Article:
- Published on Tuesday, 19 May 2015 16:30
by Renaud Anjoran
In many cases, manufacturing a new product necessitates the preparation of custom tooling. This is an important step.
The output from the design reviews should include a data pack with 3D CAD files and the relevant technical information for each part so that the Chinese supplier can produce tooling that will be able to produce production intent parts.
For example, if we consider a product that has injection molded components, there are a number of different approaches to achieving pre-production parts; the direction you opt for will partly be driven by your budget. If you are looking to launch your product on a limited budget, then full production tooling may be cost prohibitive, and therefore ‘soft tools’ would be ideal in this case.
These ‘soft tools’ are not actually soft — they are generally made from steel referenced as P20. Tools produced from this steel can normally produce quantities from 10,000 up to 100,000 or more. In some cases the toolmaker may state a P20 tool is good for 500,000 shots (a shot being a single injection cycle where the tool closes, plastic is injected into the tool, the tool opens and the parts are ejected and the cycle starts again).
Another option is to produce tools from aluminum, but fewer toolmakers provide this service. The most common is the P20 steel option.
Full production tooling, on the other hand, would be manufactured from a different grade steel, typically H13 steel. It is able to produce in the region of 1,000,000 shots. Using this harder steel physically takes longer to produce tools, which is why tools produced from P20 or aluminum are often referred to as ‘Rapid Tooling’.
Benefits of Rapid Tooling/Soft Tooling
- The rapid tooling process produces tools in a much shorter time frame than that of conventional tooling (in the region of one quarter the time to first tool trial).
- Getting parts quicker allows testing to start earlier and consequently any issues found that require changes can be introduced earlier in the development process.
- The cost of producing these tools is lower than the conventional tools.
- These tools can be used for limited production runs (generally up to 100,000 shots), which means the product can be introduced to market and start to generate revenue which could be used for replacement by fully hardened production tooling.
- Getting product to market faster with tooling being produced quicker than conventional tooling allows for a product to be introduced to market that much quicker.
Design for Manufacture (DFM) Analysis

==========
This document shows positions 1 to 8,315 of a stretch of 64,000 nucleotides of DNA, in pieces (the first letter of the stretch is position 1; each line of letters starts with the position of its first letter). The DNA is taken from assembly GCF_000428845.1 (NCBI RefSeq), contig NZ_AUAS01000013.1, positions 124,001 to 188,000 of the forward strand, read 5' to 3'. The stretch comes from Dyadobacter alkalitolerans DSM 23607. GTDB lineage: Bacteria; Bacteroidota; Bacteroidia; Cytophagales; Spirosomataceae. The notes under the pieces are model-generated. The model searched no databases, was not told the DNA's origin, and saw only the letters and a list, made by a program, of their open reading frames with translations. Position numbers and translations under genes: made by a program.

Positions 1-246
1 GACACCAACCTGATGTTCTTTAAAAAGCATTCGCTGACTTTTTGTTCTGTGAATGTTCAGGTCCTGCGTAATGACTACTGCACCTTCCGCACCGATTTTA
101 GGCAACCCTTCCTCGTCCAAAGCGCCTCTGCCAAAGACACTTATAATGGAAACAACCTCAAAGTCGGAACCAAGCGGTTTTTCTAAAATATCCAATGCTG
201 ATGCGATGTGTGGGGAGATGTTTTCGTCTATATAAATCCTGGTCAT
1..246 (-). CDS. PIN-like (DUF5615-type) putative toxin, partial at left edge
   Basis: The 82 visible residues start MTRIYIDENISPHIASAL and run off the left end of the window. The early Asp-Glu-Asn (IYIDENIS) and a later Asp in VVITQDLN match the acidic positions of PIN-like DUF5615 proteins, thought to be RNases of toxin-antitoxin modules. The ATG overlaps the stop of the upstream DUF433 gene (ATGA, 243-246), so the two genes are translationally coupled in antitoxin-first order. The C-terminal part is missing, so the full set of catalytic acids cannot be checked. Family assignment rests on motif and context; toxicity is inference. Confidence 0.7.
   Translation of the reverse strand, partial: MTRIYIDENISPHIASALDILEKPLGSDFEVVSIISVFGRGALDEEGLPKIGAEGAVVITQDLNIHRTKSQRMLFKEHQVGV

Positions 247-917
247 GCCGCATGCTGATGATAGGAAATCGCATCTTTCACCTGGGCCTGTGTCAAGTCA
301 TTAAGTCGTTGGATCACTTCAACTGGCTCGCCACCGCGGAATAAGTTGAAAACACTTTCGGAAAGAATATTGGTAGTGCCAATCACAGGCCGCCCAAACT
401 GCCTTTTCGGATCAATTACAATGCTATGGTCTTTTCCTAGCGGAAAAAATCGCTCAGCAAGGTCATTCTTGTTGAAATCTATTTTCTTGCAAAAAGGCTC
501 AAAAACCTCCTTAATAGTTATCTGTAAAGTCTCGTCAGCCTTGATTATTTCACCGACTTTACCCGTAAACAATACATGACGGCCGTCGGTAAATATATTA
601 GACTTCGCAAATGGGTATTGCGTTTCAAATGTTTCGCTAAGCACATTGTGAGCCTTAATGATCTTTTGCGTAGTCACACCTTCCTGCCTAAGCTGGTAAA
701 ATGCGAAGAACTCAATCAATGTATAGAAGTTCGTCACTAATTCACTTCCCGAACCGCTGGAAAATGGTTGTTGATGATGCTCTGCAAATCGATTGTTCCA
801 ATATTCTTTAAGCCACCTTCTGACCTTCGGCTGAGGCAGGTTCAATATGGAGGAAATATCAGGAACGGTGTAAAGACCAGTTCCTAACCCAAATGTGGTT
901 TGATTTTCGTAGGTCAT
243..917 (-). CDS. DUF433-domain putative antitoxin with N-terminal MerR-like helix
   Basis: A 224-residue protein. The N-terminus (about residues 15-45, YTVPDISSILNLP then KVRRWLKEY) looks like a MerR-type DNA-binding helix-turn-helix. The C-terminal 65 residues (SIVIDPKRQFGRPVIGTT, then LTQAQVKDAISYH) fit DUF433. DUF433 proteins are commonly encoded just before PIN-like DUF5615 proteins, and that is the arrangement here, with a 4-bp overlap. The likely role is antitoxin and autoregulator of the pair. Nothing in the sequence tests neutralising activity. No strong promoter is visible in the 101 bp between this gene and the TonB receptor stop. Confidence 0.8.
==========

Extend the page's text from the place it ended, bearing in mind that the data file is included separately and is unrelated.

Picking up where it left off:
During the pre-production tooling stage, DFM analysis should be carried out. This process ensures the product and each of the parts has been designed in such a way that they can be manufactured with ease.
Some DFM general guidelines are:
- Standardize parts wherever possible
- Reduce the overall number of components (can two parts be design as one, for example)
- Reduce the number and types of parts
- Design in mistake-proofing features
- Design parts for best handling and orientation
- Design for ease of assembly
- Design for assembly direction (during assembly the parts should be added from the top without having to keep turning the assembly all the time)
- Minimise flexible parts and too may connections
Some DFM guidelines specific to molded parts:
- Ensure correct draft angle has been applied so that part ejects from tool cleanly
- Design the tool taking into consideration the correct shrinkage rate for the polymer specified
- Slides should be designed and optimized for minimum wear and maximum accuracy
- Parting lines should be positioned to allow for best separation of cavities which allow for clean part ejection
- Ejection points should be positioned so that they eject the part with even pressure and without damaging the part
- Wall thickness optimization is very important when designing a part (incorrect wall thickness can result in sink marks and poor part integrity)
- Mold structure is a review of the gate type and position, venting, cooling, and lifter designs
- Pressure optimization of the injection process
- Temperature of the tool and the injection process, to ensure parts are molded correctly
- Tolerance analysis of the part to ensure in mass production the process can reliably and repeatably produce parts within specification
Renaud Anjoran has been managing his quality assurance agency (Sofeast Ltd) since 2006. In addition, a passion for improving the way people work has pushed him to launch a consultancy to improve factories and a web application to manage the purchasing process. He writes advice for importers on qualityinspection.org.